Featured Staff Pick For Kids
Sunny by Celia Krampien

A colorful, silly story about a girl who makes the best of everything. A good story for looking on the bright side of things.
We Want to Hear From You!
You can change the ending of one and only one book. Do you?
Save a character's life.
Kill a character. (And nunnathat MCU-style dead either, really dead.)
She doesn't marry him.
He doesn't marry her.
Different people get married.
Nobody gets married & everyone lives together on a goat farm in Vermont
Audio Book Of The Month
Deacon King Kong by James McBride

“Deacon King Kong is a quintessential New York story. Set in the Brooklyn projects in 1969, a perpetually inebriated deacon called Sportcoat aims a gun at the neighborhood’s main drug dealer in the public plaza and pulls the trigger. Incredibly well-constructed and hilarious at times, McBride’s story entwines a number of storylines that are kickstarted by this central event. The local Italian gangster, the veteran cop, the meddling churchgoers, and the drug pushers all have their own agendas, hopes, and dreams that are affected. And though Sportcoat doesn’t remember his actions and is always under the influence of gut-rot moonshine, I couldn’t help but root for him as I was reading this. His delightful ineptitude and absence of clarity made this book impossible for me to put down. If you’ve never read McBride before, this is a great introduction.”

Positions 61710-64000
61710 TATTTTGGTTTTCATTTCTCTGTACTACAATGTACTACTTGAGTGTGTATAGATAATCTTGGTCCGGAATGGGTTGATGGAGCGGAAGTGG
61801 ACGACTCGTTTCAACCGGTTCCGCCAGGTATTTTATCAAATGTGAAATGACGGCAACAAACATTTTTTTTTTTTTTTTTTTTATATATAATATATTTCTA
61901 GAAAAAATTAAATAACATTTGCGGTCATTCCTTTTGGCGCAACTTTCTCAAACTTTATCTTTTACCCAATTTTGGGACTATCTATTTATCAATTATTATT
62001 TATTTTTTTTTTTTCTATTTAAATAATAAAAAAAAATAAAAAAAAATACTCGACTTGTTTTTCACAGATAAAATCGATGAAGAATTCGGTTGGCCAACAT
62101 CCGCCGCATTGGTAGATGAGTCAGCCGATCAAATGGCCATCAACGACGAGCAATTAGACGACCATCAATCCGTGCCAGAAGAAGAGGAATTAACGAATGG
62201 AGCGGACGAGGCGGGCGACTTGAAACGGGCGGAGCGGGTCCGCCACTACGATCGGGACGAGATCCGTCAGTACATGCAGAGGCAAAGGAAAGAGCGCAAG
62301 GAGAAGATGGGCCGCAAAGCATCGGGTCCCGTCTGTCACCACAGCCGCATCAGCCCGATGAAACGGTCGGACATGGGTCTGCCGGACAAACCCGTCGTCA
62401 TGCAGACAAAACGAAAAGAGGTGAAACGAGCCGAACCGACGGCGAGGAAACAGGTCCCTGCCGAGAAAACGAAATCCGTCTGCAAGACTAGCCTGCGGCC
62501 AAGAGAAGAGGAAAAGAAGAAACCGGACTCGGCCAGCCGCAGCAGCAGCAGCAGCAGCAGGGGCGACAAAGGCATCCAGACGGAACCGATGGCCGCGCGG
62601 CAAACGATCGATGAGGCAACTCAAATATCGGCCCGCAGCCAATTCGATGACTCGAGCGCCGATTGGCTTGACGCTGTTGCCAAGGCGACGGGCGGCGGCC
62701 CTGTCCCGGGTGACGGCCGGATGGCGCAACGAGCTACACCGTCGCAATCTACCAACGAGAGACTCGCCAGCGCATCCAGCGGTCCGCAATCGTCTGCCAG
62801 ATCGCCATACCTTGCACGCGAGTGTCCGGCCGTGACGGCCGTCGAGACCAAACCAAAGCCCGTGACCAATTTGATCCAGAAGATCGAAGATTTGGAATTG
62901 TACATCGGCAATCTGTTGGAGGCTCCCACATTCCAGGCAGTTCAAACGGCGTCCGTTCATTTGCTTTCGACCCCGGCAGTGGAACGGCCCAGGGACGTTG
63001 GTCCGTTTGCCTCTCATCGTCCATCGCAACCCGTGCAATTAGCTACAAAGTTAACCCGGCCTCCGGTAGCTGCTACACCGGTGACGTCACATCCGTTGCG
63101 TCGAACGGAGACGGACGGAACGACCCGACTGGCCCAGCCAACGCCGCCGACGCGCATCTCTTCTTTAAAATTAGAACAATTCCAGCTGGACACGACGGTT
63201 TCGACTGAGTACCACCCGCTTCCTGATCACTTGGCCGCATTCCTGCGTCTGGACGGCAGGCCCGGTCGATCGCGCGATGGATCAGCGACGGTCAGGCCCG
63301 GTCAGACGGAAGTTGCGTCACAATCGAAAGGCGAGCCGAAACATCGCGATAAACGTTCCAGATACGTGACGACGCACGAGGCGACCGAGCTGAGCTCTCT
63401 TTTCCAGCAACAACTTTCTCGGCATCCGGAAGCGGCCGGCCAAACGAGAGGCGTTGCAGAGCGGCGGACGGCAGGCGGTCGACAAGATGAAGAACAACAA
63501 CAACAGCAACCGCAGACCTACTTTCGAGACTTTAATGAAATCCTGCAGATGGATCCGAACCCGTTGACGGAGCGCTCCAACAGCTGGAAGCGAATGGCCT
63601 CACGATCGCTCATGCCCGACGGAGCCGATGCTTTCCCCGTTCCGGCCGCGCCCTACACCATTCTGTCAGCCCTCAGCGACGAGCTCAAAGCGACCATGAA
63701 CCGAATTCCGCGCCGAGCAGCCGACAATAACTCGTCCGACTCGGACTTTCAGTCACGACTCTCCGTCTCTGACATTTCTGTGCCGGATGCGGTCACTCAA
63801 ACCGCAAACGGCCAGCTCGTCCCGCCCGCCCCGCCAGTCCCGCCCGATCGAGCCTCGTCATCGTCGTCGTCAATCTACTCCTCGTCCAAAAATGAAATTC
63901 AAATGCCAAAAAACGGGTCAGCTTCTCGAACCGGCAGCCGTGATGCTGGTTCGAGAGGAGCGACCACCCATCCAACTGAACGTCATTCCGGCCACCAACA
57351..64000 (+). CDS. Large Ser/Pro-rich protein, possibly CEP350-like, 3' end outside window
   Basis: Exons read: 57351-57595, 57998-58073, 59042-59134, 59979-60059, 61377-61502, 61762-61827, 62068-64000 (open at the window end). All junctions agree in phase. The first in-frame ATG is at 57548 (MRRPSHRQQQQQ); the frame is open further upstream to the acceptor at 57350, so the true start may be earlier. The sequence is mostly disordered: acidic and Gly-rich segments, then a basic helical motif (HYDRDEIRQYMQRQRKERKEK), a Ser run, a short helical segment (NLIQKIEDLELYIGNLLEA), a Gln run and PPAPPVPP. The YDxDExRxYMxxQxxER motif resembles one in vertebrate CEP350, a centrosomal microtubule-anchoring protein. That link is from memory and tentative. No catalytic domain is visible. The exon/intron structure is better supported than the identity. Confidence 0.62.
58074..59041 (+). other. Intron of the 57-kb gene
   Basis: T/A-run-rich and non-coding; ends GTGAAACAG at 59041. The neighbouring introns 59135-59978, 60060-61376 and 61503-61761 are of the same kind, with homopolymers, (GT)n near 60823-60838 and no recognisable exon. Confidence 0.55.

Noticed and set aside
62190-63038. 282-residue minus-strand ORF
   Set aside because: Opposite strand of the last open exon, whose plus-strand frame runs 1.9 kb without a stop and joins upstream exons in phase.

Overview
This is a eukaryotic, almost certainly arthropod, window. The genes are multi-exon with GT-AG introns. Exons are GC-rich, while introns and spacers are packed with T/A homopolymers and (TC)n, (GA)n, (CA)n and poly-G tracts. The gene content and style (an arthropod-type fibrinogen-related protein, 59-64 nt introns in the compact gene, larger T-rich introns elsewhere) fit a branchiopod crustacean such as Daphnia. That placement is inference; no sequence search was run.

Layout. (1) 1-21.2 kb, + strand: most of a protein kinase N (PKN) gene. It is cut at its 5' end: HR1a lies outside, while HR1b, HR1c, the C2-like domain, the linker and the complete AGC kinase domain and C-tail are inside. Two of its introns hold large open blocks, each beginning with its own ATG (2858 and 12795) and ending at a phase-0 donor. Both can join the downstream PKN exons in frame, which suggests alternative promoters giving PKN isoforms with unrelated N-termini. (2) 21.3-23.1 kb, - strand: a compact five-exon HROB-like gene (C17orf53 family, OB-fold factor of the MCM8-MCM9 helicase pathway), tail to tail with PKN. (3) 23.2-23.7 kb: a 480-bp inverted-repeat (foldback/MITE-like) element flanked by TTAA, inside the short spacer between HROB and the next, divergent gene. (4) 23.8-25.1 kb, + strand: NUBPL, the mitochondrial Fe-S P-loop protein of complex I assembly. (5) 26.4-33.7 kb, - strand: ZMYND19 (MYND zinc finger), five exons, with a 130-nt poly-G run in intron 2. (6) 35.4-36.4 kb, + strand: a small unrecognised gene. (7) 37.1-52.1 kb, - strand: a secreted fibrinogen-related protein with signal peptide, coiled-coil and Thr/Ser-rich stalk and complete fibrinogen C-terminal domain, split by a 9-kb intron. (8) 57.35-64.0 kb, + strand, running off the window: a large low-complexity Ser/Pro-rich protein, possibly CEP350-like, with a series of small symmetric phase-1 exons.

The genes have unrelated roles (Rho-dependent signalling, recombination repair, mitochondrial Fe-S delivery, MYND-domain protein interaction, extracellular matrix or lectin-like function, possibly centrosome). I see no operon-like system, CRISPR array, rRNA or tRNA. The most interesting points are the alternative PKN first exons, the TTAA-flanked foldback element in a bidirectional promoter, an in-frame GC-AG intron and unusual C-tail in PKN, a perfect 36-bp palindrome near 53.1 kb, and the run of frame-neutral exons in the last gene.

--Stuart McCommon, Novel.
See you next time here at Shelf Stable!